Jumping ahead, the three of us left those jobs at the same time in 1984 to create the first ever independent farm radio network in Florida in 1984. That job exit and business venture experience is a complete “nuther story” that would take volumes to tell, so you won’t be reading about it in this blog. Things rocked along, times changed, challenges affected the new original venture and all of us along the way, and Chuck and Cindy married and started a family through those early years too. There were some hard time for the new venture after a Christmas freeze in Florida hit our seed capital investors hard, they were mostly all farmers, and the freeze ended up turning our original venture upside down.
The two of them soon moved away to become key players at the nation’s largest farm network in the Midwest for ten years or more, and I stayed to keep working on the original farm network concept. I started over pretty much from scratch with the help of the lady who would later marry me, and since then the network has grown into AgNet Media, which now involves farm network activities in four states, citrus and pest control industry magazines, and a small book publishing company, all focused on agriculture media in some way. Although Chuck and I lived in different parts of the country for many years, we never lost touch and continued developing a close friendship. Chuck and I deer hunted together on the same Missouri ranch for 21 years.
Those were great hunting years, during which Chuck’s brother Paul later joined in bringing his two oldest but still young sons into the hunting mix too. As I recall, we needed something to encourage the boys to help with camp chores, so the “Crystal Pig” award was thought up and that’s when the concept for this hunt club was born. That Missouri hunt produced some great hunting, and a few decent trophies for most of us too, except for host Chuck whose wall hanger continues to elude him. But we had great times, almost always good hunting and plenty of meat for the freezers until the guy who owned the ranch, (Derry Brownfield, the founder of Brownfield Network where he worked in Missouri) died just three or so years ago. Derry was an independent thinker too, a good guy, a great host, and a fantastic story teller.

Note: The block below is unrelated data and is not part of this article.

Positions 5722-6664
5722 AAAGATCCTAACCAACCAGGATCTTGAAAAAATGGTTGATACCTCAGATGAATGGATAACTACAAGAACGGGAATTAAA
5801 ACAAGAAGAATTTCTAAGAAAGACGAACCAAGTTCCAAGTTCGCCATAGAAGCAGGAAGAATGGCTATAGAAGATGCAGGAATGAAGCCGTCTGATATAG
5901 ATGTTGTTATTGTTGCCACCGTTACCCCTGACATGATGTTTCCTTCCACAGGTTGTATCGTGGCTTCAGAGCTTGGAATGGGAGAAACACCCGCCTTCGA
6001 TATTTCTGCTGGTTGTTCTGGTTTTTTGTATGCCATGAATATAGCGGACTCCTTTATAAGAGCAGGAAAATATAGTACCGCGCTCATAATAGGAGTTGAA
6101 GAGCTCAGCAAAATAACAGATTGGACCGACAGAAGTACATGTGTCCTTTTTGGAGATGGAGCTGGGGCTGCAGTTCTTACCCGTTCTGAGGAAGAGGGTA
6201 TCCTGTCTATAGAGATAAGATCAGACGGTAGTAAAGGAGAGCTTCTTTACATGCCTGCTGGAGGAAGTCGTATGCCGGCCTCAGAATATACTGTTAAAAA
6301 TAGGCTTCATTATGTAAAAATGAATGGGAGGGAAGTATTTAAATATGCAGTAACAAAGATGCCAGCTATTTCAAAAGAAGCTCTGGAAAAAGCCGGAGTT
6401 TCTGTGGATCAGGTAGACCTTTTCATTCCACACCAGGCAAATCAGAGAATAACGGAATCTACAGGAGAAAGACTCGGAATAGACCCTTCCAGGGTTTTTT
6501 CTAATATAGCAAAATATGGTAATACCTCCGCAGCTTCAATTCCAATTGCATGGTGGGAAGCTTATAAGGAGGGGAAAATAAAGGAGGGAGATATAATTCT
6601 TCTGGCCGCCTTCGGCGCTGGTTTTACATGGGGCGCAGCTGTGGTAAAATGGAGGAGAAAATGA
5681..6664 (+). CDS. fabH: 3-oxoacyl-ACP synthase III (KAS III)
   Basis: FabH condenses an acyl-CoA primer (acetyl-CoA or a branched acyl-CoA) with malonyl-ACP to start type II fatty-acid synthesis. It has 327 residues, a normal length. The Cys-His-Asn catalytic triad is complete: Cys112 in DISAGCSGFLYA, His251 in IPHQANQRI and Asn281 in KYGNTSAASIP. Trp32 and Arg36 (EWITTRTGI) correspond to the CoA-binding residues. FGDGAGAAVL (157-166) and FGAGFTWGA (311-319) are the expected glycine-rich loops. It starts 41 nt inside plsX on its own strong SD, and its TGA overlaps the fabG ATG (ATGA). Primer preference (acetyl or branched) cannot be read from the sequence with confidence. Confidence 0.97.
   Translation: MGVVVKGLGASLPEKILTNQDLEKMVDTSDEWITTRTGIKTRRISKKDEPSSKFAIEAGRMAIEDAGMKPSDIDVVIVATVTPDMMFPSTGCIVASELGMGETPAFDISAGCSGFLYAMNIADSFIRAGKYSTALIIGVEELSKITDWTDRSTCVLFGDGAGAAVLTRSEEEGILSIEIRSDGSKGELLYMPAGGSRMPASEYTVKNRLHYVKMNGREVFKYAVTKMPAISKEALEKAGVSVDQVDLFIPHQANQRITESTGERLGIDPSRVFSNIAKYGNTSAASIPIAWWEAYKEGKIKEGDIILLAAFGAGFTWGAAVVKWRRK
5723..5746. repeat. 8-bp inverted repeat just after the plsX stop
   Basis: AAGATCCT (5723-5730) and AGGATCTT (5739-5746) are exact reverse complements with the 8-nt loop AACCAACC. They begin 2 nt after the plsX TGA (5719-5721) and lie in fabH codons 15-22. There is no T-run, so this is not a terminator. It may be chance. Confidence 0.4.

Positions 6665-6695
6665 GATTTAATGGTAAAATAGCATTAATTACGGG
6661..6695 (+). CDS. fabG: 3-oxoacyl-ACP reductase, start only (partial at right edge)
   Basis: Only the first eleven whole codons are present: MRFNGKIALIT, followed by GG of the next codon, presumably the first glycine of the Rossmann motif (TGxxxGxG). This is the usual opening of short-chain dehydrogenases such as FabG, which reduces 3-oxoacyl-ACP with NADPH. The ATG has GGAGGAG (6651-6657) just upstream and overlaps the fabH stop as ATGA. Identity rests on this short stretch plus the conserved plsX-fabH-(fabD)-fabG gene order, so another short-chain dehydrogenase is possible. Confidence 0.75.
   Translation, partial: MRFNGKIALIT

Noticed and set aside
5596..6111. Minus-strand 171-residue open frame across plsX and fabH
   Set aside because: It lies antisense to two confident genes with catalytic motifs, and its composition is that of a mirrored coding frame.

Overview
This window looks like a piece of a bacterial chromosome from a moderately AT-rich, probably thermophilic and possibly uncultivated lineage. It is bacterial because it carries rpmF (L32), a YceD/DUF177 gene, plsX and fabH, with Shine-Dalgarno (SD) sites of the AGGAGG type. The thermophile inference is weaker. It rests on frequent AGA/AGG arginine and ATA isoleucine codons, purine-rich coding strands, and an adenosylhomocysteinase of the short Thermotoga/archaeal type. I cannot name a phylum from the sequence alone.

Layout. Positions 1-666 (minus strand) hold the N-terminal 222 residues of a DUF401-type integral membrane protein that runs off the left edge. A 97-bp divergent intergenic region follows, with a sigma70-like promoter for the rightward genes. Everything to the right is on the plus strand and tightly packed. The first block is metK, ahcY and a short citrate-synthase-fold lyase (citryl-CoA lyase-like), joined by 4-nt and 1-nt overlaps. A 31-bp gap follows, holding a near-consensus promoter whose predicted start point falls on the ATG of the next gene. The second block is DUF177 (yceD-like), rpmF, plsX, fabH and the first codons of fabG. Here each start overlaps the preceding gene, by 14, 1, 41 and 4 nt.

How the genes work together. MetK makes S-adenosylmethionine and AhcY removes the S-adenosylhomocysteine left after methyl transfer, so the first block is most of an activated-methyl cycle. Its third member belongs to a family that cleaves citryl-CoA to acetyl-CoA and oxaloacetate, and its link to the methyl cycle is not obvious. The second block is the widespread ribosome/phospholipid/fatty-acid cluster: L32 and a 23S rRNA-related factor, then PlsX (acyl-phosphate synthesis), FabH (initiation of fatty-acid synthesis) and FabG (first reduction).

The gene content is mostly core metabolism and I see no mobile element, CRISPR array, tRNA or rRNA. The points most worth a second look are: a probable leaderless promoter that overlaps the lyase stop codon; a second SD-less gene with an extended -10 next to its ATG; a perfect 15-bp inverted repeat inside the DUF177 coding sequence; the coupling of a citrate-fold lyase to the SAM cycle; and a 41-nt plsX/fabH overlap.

Since that time, with Chuck and Cindy having moved back to Florida and Paul and family living in north central Georgia nowadays, we’ve found this new clear cut lease and are working to establish the new and improved CPHC on this plot of Georgia ground.
So anyway, that’s a snippet of my story. Chuck’s been after all of us for a while now to write some kind of Bio for this blog, and that is where I will leave this one. It’s a quick stream-of-thought writing that I hope passes the muster test of Our Blogging Master Chuck, who truly has become a master at this new technology all around.
To my CPHC hunting brethren then, namely, Paul and the Boys, I throw down the gauntlet of challenge for them to take a bit of time to share their stories too, so we can get Chuck off our backs and get down to business. There’s spring work to be done on the new lease and camp there, hunting plots to work on, and seed to put in the ground not too far after that.
It’ll soon be time to kill something fellas, we’re already behind on the workload too, so LET’S GET TO IT!
(And yes, I know I have a famous name, but that too is an entirely different story!